When I was a kid, I occasionally listened to my father’s LP of Oscar Brand’s Bawdy Songs and Backroom Ballads. One of the songs on the album was “Sam Hall,” which included this line:
You’re a bunch of muckers all, damn your eyes.
At some point, I asked my father what muckers meant, and he told me that it was an abbreviated form of motherfuckers. It never occurred to me to doubt that until today.
Today, I read an article about James Ivory in the Guardian. The article refers in passing to Ivory’s “old mucker Daniel Day-Lewis.” It seemed clear that that was not the same use of the term mucker that I had previously encountered, so I headed for my shelf of slang dictionaries.
(It recently occurred to me that I have a couple of bookshelves full of language-related reference works—dictionaries, slang dictionaries, translation dictionaries, usage guides, style guides, etc—but that I almost never think to look at any of them these days, because it’s so much more convenient to just do a web search. So I’m trying to remind myself to check my paper reference books more often.)
I quickly found out what the Guardian article meant: according to the 8th edition of Partridge’s Dictionary of Slang and Unconventional English (henceforth DSUE8), mucker can mean “friend,” a meaning that apparently originated in the military around 1917. (Oddly, the New Partridge Dictionary of Slang and Unconventional English, which seems to be at least partly based on DSUE8, dates this use of the term to 1947. Not sure why the difference.) (Also oddly, Beale’s Concise Dictionary of Slang and Unconventional English, which purports to be essentially an abridged version of DSUE8, includes etymological speculation that I haven’t seen elsewhere, to the effect that the term may have been influenced by German Macker and Dutch makker, both meaning “pal.”)
But that left me wondering about the pejorative use in the song. New Partridge also gives a US definition: “a person who uses sleight-of-hand to cheat at cards.” But that didn’t seem likely to be what the song meant. Chapman’s American Slang says “A crude and unreliable man; lout,” which it dates to the late 1800s; it claims that the origin is a German term meaning “sanctimonious bigot,” which seems like it could account for the line in the song.
But nowhere could I find a definition that matched what my father had said. In desperation, I turned to Urban Dictionary, but (as is often the case), it left me no wiser, although one not-very-high-voted entry did claim (without supporting evidence) that the term was used in the San Francisco Bay Area as a shortening of motherfucker. So I started searching for information about the song, which led me in short order to a Digital Tradition thread, which as usual proved informative and useful.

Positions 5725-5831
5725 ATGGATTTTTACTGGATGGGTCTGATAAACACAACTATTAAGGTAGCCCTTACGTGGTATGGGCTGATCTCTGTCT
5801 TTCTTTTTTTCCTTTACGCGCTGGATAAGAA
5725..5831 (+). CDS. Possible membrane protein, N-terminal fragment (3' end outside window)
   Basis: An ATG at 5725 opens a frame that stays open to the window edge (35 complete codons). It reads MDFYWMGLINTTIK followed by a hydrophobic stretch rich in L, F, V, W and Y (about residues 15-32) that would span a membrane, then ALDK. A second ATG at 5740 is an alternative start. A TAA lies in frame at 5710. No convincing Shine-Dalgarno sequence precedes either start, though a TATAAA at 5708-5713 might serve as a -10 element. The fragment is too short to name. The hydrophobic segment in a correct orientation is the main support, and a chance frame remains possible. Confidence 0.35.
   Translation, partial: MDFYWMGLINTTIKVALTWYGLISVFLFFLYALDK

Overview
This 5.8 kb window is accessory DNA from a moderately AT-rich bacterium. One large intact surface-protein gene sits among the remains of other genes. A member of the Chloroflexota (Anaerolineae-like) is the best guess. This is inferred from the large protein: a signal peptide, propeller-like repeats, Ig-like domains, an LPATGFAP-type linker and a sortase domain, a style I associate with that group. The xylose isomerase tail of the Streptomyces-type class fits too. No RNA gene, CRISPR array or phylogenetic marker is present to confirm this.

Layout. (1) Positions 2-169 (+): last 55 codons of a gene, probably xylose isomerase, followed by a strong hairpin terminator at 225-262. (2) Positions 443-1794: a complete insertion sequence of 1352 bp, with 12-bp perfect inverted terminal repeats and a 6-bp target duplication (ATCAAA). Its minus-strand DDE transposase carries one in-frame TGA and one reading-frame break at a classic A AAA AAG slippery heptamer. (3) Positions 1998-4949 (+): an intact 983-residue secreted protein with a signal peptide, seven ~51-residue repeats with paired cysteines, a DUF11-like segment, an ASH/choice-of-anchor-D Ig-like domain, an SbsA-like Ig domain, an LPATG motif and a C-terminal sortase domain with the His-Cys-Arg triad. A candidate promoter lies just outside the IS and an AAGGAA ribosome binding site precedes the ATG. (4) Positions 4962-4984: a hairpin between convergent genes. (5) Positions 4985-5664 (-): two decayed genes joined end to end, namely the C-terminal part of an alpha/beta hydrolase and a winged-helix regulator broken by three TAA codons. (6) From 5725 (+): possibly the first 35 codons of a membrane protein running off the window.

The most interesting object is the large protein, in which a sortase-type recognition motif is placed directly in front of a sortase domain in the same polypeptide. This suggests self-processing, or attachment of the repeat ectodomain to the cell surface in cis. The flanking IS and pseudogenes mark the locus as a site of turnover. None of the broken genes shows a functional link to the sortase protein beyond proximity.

And comments there and elsewhere eventually led me to conclude that muckers in the song was probably just a euphemism for fuckers. Which I might have concluded sooner had I looked sooner at DSUE8’s entry for muck!, mucker, mucking (separate from the mucker entry I had originally found), which says that such terms “have from ca. 1915 represented fuck! etc.”
(Digital Tradition comments also suggest that the original version of the song, performed in British music halls around 1850 but not written down verbatim in contemporary publications, may not have contained any swear words, euphemized or otherwise; apparently what shocked people about it was its blasphemy.)
So I think that (despite the intriguing quasi-support from that one Urban Dictionary entry) my father’s answer was wrong; I’m guessing that he had just assumed that was what the word meant. Which is kind of funny given that most of the time when I asked him what a word meant, he told me to go look it up, which is part of what sparked my lifelong habit of looking stuff up.
Back to the song: It turns out that the song was based in part on the real-life execution of a thief named Jack Hall in 1707. The Newgate Calendar included an entry for Jack Hall, which provides a bunch of terms for various approaches to thievery. For example, filing a cly was “picking pockets of watches, money, books or handkerchiefs”; and the running smobble involves one person grabbing stuff in a store and running off with it while their accomplice “flings handfuls of dirt and nastiness” at the shopkeeper. I suppose that if dirt and nastiness constitute muck, then the accomplice in the running smobble could be deemed a mucker, but I’m sure that’s not what the song meant.
I’ll close by mentioning that that Jack Hall entry is notable also for two more phrases that amused me: a mention of a “bale full of iniquity” (which I keep trying to read as having something to do with the unrelated term baleful; turns out bale is a homomorph); and the statement that a practitioner of the “whalebone lay” would steal some money from a shopkeeper and then, “to give no mistrust, they buy some small matter, and pay the man with a pig of his own sow.” I hadn’t previously encountered “pig of his own sow,” but the meaning seems immediately clear; I like it.